Sunday, November 01, 2009

Aubergine Provençale: At the end of the season, the best eggplant dish

Having a pair of late eggplants from Roots Farm near Athens, courtesy of Kevin and Maria, I needed to make something I've thought about for a long time.

In France with the family of our "French Son," Thomas Ménard, who spent three summers with us in Atlanta as a teenager, I tasted a wonderful eggplant dish his mother made. Sylvie was from Marseilles and her cooking remained Provençal. I thought she told me this was a "gratin" of eggplant, despite having tomato rather than béchamel (cream) sauce as most gratins do.

Recently Thomas, now an engineer with four kids and working for an American firm, visited me in Atlanta. I recalled the eggplant gratin with him, and he claimed that Sylvie's eggplant gratin did indeed have béchamel. Apparently what I recalled was a different Provençal dish, simply called Provençal eggplant, or in French, Aubergine Provençale.

That's what I made this afternoon. And if that's possible it was even better than what I recalled. Christina and I finished the entire casserole. Then Bona licked out the casserole dish.

The dish makes a delicious supper on its own, or serves as an elegant side dish to grilled chops or roasted meat. We ate it alone, without even salad or bread.

We had a California Merlot, which went well with it. The traditional Provençal red wine would be a Côtes du Rhône, or some other Syrah and Grenache combination.

The recipe serves four to six.

Eggplant Provençal -- Aubergine Provençale

2 (1-pound) eggplants
Salt and pepper
1 egg beaten with 1 tablespoon water
1/2 cup unseasoned bread crumbs
Canola oil for frying
1/2 cup grated Romano or Parmesan cheese
Olive oil for topping and for sauce
1 large clove garlic minced
1 (14.5-ounce) can finely diced tomatoes
1/4 cup water
1/4 teaspoon paprika
1 teaspoon sugar
Several small sprigs fresh oregano and basil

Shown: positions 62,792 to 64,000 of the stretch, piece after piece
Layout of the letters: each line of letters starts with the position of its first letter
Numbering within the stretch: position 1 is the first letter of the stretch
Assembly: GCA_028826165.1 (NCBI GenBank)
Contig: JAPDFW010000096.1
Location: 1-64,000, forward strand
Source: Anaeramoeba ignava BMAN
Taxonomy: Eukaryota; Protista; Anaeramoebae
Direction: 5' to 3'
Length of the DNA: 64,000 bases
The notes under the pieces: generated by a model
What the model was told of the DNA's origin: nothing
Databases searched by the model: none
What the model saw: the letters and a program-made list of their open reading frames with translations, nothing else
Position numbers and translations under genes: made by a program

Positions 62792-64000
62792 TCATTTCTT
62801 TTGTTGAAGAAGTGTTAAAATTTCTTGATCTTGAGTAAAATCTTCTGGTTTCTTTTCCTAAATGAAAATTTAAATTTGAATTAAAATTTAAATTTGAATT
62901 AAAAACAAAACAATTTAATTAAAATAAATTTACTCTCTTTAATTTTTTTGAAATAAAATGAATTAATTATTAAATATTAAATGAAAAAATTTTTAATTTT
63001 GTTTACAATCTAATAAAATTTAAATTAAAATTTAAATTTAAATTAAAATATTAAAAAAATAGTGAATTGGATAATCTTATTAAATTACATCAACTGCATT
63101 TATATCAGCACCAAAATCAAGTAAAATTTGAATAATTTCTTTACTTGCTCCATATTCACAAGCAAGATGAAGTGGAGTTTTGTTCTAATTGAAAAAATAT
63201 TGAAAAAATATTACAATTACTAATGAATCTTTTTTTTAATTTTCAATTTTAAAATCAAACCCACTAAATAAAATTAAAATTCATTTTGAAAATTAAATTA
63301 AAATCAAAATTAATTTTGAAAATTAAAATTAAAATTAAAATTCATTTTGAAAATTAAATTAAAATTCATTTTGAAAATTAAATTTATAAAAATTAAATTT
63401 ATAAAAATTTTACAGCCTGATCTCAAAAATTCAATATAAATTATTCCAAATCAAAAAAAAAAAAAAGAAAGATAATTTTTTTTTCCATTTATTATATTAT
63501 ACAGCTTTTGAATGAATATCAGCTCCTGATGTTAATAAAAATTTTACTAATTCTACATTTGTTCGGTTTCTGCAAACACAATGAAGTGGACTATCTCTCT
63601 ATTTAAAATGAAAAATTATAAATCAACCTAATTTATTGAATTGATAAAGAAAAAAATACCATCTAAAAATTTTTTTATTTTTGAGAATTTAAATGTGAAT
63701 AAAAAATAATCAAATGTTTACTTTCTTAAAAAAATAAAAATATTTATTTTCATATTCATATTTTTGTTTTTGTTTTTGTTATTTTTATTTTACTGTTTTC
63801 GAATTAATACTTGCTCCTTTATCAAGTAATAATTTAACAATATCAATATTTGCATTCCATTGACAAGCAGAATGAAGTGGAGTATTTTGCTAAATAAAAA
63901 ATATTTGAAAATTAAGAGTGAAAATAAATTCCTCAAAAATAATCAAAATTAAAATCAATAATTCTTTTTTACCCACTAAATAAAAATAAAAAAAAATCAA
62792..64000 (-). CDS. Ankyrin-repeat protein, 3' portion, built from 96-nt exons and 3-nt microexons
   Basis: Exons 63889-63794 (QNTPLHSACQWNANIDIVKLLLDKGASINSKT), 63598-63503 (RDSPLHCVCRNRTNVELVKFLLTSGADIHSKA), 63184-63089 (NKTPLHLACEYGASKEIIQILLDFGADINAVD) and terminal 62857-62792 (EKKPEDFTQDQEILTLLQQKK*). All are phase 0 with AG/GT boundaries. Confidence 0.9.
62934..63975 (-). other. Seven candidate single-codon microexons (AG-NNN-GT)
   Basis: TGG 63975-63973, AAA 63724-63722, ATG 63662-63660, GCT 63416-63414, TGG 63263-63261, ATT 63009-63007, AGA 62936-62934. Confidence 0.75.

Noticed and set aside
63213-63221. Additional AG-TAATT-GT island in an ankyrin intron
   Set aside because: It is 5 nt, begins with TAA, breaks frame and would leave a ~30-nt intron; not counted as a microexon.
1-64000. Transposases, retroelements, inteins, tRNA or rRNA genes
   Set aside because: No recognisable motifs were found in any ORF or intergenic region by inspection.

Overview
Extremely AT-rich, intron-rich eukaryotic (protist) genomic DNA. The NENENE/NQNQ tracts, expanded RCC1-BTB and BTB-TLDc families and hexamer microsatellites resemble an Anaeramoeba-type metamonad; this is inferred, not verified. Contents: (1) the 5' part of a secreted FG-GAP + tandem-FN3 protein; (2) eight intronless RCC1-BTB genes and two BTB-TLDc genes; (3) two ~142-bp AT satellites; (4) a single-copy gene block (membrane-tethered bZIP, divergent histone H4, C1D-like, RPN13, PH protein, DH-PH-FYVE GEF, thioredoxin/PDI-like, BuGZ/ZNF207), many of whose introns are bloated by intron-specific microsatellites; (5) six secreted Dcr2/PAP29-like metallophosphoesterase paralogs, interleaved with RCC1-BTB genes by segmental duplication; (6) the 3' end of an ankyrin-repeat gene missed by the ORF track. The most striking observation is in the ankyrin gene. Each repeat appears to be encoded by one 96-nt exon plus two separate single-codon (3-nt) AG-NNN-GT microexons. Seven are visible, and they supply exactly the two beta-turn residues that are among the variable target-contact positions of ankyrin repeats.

Cut stem and 1/8 inch off bottom of eggplants. Peel eggplants in alternating strips, leaving half the skin. Slice 1/2-inch thick. Sprinkle generously with salt, and let sit 1 hour to extract the bitter juices. Rinse and drain well.

Beat egg and water lightly in flat dish. Put breadcrumbs in another dish.

Heat griddle. Oil well with canola oil. Dip eggplant slices in egg, and shake off most. Lightly sprinkle both sides with bread crumbs (use only part), and fry eggplant over medium-low heat. Do this in several batches, removing fried slices to a 9 by 11-inch casserole as they turn lightly golden. Add more oil as needed for frying the subsequent batch(es).

Sprinkle fried eggplant slices evenly with the cheese as they are added to the casserole.

Set oven for 350 degrees.

In small pot, fry minced garlic briefly with 3 tablespoons olive oil. Add tomatoes plus 1/4 cup water to rinse out can. Add paprika, sugar, fresh herbs, and salt to taste. Simmer about 5 minutes, crushing tomato with spoon to soften.

Spoon tomato sauce over eggplant slices. Moisten remaining breadcrumbs with 2 tablespoons olive oil and a light sprinkling of salt and pepper. Sprinkle crumbs over the mixture.

Bake about 40 minutes, or until liquid is bubbling throughout and crumbs darken a little. Remove from oven and let sit 10 minutes before serving.


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